State Agencies Eye Natural Gas Fracking on Public Land

A review of UT records leading up to the state’s fracking decision last month shows the question of fracking public land in Tennessee is not new, reports the Chattanooga TFP.
As far as back as 2002, when UT first shopped the idea of seeking oil and gas drilling bids on its property to the executive subcommittee of the State Building Commission, there was interest among other state agencies with custody of big bodies of land in East Tennessee where the underground Chattanooga shale deposits may hide today’s new gold — natural gas.
One day after the university’s first pitch before the subcommittee on Oct. 22, 2002, UT’s Alvin Payne, assistant vice president of UT office of capital projects, wrote a memo to report the results of the meeting to Jack Britt, vice president of UT Institute of Agriculture:
“There was extensive interest in this area by multiple state agencies such as the Department of Environment and Conservation, Tennessee Wildlife Resources Agency and the Department of Correction, etc. All of the agencies were supportive of our initiative and would like to potentially do something similar to that which we propose.”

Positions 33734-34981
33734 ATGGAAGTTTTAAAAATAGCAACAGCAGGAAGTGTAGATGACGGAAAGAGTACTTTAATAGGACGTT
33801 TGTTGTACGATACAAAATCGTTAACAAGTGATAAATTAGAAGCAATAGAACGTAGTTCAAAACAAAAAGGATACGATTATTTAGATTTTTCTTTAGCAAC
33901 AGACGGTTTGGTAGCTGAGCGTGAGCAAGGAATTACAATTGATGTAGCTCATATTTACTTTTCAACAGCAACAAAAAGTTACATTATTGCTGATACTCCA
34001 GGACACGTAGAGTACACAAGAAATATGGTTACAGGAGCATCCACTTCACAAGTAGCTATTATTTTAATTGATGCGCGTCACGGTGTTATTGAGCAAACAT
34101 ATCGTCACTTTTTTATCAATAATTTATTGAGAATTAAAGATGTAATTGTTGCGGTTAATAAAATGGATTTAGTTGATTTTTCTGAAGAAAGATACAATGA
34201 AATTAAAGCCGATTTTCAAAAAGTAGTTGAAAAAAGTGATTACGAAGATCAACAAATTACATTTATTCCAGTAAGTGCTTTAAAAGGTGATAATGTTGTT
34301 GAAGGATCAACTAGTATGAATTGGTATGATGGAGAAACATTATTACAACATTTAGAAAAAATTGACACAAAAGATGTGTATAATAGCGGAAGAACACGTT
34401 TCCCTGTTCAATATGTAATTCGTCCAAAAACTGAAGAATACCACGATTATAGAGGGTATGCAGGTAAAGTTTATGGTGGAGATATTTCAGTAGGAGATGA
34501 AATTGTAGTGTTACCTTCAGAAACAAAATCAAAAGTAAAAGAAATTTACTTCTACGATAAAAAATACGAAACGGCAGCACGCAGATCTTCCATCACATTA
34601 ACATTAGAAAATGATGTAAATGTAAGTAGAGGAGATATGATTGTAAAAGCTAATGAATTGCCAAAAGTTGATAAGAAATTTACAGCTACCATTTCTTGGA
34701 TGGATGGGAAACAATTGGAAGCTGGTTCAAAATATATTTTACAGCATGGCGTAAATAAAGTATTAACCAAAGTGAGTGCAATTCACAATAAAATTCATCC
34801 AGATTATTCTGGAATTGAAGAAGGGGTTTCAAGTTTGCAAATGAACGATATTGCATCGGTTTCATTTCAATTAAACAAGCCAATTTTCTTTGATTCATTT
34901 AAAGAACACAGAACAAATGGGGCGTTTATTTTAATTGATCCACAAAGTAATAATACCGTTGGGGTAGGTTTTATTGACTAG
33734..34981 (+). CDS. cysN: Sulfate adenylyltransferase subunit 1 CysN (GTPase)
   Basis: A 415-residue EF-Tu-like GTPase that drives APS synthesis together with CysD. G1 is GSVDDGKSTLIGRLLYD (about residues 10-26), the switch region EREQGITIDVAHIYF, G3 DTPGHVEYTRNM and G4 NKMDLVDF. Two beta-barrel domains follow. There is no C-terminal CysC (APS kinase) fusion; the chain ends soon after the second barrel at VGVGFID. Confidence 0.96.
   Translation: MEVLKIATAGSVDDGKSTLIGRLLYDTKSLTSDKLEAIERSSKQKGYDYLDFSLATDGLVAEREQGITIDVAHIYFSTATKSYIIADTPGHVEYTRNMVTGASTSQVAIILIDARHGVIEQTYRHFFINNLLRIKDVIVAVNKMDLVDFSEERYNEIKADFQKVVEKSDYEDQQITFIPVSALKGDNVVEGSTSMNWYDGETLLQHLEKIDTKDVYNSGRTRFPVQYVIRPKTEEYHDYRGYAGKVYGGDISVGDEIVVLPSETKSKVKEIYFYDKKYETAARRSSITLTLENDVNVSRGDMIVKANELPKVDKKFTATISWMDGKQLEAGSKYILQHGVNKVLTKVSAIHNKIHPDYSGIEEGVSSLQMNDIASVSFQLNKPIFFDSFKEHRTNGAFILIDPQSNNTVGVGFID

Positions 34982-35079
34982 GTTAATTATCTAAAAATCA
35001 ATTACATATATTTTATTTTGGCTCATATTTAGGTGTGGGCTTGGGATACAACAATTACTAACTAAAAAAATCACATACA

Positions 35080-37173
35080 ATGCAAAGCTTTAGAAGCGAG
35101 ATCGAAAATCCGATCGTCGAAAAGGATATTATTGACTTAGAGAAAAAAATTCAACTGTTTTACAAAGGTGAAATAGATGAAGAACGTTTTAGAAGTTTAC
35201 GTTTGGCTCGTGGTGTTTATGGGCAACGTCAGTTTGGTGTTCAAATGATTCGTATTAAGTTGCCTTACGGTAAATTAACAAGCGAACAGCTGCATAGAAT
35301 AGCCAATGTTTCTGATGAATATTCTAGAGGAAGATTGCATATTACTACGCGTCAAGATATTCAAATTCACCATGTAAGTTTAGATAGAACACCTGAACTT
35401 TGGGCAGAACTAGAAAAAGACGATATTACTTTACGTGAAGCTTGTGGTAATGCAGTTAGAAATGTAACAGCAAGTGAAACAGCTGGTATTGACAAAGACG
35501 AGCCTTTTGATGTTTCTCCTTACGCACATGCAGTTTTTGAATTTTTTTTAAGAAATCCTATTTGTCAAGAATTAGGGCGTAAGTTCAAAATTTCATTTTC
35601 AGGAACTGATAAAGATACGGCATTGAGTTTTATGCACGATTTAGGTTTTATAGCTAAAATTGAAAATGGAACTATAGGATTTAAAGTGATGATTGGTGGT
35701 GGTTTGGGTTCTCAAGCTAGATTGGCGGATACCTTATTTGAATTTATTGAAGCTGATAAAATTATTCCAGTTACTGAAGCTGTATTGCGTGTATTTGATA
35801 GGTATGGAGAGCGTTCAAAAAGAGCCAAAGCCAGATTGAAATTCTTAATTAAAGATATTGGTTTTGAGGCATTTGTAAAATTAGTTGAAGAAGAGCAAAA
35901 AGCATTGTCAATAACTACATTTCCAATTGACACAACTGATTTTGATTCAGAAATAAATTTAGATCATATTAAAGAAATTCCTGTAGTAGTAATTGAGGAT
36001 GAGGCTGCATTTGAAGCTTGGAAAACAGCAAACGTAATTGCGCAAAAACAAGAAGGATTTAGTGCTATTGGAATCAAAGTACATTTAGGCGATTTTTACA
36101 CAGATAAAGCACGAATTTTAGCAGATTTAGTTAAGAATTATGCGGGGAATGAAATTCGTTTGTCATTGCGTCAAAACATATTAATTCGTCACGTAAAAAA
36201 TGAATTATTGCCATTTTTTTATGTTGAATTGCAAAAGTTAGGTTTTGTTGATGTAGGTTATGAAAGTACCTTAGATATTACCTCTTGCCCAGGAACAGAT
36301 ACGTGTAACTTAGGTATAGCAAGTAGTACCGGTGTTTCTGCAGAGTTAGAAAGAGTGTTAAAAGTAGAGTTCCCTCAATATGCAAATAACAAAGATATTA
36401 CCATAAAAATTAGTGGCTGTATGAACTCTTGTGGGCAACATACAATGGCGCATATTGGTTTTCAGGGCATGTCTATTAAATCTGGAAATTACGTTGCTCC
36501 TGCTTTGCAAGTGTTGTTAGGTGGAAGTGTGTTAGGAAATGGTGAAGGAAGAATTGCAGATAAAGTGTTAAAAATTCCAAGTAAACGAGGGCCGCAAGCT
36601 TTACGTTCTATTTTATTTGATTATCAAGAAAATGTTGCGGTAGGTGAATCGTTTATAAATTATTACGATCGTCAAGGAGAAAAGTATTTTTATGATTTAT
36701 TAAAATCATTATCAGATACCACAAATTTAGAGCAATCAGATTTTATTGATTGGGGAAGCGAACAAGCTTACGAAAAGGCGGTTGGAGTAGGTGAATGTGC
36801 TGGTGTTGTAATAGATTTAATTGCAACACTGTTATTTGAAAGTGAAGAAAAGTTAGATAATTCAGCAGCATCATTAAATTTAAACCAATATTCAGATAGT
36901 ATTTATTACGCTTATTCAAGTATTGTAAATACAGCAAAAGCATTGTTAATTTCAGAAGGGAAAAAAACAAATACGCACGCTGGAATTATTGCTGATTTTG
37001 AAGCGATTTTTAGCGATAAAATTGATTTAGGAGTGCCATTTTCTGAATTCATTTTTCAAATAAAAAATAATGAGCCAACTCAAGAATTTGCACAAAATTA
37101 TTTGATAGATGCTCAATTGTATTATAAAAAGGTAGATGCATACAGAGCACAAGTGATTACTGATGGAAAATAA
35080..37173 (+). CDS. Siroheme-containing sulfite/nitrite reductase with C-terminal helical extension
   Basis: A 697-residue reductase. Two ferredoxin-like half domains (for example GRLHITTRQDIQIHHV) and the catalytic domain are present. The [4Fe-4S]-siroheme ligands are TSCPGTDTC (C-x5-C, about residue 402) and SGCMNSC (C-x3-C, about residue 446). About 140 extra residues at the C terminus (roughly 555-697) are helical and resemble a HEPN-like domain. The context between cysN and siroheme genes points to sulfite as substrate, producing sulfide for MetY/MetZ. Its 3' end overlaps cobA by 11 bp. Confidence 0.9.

The memos and dozens of other documents and emails were obtained by the Southern Environmental Law Center using Freedom of Information Act requests. SCLC shared them with the newspaper.
….Meg Lockhart, spokeswoman for the Tennessee Department of Environment and Conservation said neither she nor Jonathon Burr in TDEC’s mining section have heard of anyone suggesting the state drill on its own property for state gain.
But TDEC has worked with UT and drillers on UT’s draft “research plan” and took it to the governor’s office.
In a March 18, 2012, email exchange between Bryan Kaegi, who represents Consol Energy, and Larry Arrington, chancellor of UT’s Institute of Agriculture, Arrington states: “Our strategy (and they agreed) was to have TDEC help push for approvals. …”
In another email exchange between the two on Aug. 20, 2012, Kaegi tells Arrington: “I have spoken with Administration and TDEC and both have said ball is in UT hands.”
Less that two months later, UT officials met with Jonathan Burr and Paul Schmierbach of TDEC. In UT debriefing notes, Schmierbach offered the following comments:
“Be prepared for the worst from the environmental community — but their actions will not sway the Governor’s office resolve/support.”

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